The Steady Emergence of Sea and Air Freight Integration
A week ago on LinkedIn, an industry observer rekindled a decades-old debate on the economics of using airships for shipping freight. The idea is that airships would require far less infrastructure to operate and are capable of shipping cargo to remote inaccessible areas. Arguably, such a mode of shipping would help skirt multiple infrastructural constraints fueling the supply chains impasse.
Realistically, the haulage cost per unit would be many times higher than that of conventional boxships, but the idea is not as far-fetched as it appears. A French startup, Flying Whales, hopes to fly its first cargo airship in 2023. Its LCA60T design would have the capacity to carry up to 60 tonnes of goods (two fully laden 40-foot containers) and travel up to 62 miles per hour. The project made headlines following recent investments by China and Canada to develop zeppelins for Arctic and remote shipping, where deep-water ports may be unviable.
This interest also shows the potential for the intersection of air freight with lower-cost seagoing transport methods. Traditionally, seaports and airports are not integrated, as they are seen to cater to different supply chains. That is, high value goods are suitable for airfreight and bulk commodities for maritime transport. Thus, these two sectors were not highly connected. However, in this current moment of supply chain disruptions, it has become markedly evident that air and sea freight can be an extension of each other. Seaport bottlenecks aggravated by the COVID pandemic have spurred many ocean carriers to view aviation as an indispensable component of maritime logistics.
This interest extends to passenger operations as well. This week, MSC - now the world’s largest container line - teamed up with Germany’s Lufthansa in a bid to acquire Italy’s ITA Airways, the successor of Alitalia.
“It’s a curious one. You’d expect them to make acquisitions in the field of air cargo, not air passengers,” Peter Sand, Chief analyst at Xeneta, told Bloomberg News.
In response, Alfredo Altavilla, the Executive Chairman of ITA said, “MSC could materially boost its business, making its cargo shipping interoperable worldwide through an owned airline like ITA. Acquiring ITA would also benefit MSC’s cruise-line business, enabling it to move its passengers to terminals.”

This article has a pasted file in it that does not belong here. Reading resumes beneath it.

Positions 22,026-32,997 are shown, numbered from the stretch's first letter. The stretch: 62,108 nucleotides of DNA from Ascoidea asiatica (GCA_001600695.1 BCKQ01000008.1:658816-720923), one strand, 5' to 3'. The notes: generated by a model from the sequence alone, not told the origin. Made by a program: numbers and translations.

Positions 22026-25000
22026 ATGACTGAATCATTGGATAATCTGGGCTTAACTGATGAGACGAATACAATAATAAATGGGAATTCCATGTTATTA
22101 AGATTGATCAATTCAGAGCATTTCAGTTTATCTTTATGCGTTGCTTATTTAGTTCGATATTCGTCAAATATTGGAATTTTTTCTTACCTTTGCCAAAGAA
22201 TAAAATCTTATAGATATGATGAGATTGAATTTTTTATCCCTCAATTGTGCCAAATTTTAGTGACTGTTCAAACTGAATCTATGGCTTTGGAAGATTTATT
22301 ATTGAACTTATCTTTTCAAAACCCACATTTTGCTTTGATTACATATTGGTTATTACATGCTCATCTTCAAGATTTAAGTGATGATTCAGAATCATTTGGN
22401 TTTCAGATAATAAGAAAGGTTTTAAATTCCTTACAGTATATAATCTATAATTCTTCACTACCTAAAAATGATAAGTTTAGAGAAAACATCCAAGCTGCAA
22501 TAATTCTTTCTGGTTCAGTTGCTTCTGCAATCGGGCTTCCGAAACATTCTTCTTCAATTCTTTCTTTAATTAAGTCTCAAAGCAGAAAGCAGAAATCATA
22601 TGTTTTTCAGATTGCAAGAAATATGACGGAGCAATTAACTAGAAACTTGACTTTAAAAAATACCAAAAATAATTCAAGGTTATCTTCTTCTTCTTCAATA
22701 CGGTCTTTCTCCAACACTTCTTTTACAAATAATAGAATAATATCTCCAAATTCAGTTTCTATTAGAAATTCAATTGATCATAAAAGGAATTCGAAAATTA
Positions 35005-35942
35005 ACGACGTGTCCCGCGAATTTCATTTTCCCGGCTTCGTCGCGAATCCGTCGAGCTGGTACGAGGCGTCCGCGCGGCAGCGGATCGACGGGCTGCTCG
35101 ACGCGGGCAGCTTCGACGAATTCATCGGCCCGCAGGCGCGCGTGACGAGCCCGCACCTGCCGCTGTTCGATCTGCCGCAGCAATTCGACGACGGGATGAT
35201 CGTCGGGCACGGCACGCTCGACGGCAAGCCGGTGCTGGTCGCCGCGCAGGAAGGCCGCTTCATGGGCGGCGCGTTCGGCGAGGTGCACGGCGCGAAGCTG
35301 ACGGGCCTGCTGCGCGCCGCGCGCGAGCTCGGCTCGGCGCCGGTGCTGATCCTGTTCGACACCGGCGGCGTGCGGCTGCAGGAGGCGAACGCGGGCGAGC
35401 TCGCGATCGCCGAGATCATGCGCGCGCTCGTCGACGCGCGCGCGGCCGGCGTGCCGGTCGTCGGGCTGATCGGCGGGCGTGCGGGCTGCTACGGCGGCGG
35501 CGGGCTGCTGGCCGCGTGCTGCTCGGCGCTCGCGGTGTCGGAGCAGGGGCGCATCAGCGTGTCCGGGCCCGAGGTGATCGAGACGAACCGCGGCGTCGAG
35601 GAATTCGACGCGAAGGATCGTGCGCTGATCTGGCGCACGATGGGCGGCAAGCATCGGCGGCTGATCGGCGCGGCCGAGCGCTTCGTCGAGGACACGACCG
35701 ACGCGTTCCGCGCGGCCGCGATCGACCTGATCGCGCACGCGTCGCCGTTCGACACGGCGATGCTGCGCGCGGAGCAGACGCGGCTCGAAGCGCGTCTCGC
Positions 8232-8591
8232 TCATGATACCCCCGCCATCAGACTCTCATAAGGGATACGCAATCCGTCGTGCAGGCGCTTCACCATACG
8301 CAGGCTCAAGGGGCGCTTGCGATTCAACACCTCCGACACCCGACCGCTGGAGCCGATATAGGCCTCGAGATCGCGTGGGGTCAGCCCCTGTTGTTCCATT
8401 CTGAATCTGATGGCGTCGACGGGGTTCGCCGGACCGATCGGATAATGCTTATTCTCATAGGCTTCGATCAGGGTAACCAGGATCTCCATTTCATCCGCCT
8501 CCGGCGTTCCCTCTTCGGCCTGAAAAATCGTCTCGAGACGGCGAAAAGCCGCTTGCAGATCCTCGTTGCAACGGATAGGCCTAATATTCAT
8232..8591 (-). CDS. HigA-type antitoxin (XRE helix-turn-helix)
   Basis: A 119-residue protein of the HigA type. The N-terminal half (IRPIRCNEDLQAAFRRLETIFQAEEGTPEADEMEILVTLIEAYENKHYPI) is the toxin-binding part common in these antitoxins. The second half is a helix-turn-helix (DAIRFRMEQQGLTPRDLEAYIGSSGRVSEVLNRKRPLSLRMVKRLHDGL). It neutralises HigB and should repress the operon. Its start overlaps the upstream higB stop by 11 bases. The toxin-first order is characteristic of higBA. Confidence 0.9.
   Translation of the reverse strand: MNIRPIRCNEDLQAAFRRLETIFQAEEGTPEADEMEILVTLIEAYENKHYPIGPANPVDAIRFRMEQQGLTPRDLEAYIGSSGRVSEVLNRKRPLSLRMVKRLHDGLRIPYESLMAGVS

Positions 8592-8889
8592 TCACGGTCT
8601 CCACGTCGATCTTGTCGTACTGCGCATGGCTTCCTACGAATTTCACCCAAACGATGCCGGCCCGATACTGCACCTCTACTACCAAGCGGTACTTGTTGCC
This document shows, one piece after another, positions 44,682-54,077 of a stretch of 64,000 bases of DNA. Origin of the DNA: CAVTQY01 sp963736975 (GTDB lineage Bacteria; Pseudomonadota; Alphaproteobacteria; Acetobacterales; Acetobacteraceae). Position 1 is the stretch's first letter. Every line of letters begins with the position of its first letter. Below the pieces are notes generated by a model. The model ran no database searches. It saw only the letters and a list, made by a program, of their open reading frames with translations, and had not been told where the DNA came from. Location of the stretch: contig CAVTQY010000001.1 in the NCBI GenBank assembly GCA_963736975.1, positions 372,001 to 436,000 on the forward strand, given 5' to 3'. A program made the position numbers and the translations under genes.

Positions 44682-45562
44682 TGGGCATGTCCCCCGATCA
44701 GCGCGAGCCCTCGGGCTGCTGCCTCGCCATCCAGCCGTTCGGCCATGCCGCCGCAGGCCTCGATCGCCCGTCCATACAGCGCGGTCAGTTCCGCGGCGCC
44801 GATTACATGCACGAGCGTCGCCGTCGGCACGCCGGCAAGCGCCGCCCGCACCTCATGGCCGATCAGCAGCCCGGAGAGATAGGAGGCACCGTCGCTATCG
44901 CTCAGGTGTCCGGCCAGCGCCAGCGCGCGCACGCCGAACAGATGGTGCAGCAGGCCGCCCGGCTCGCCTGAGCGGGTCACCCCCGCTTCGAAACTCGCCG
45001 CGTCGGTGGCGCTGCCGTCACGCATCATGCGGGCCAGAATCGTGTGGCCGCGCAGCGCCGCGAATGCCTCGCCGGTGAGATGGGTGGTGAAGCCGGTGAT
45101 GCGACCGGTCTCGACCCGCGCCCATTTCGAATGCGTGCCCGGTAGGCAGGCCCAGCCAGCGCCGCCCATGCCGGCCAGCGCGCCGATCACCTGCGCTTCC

MSC’s foray into the aviation business comes months after rivals A.P. Moller- Maersk and CMA CGM made significant investments in air freight operations. As many ocean carriers reinvent their business model, the need to be become an end-to-end logistics provider is forcing them into the airfreight business.
The fact that it is the ocean carriers leading this sea and air logistics integration is quite transformational. Both industries rely heavily on documentation, and when connected to each other within the same corporate structure, it may become easier to coordinate cargo shipping arrangements internally. Air and sea freight services will be domiciled under one entity, giving shippers more alternatives on either mode depending on shipping circumstances (urgency and disruption of maritime transport) and type of cargo.
Jean-Paul Rodrigue, a Transport Economics Professor at Hofstra University, has highlighted the example of freight traffic patterns in Dubai. Due to its advantageous location, Dubai has emerged in recent years as a leading hub for combined sea/ air logistics. According to the available data, of the three million tons of cargo that Dubai airports handled in 2015, 10 percent was related to sea/air logistics.
The opinions expressed herein are the author's and not necessarily those of The Maritime Executive.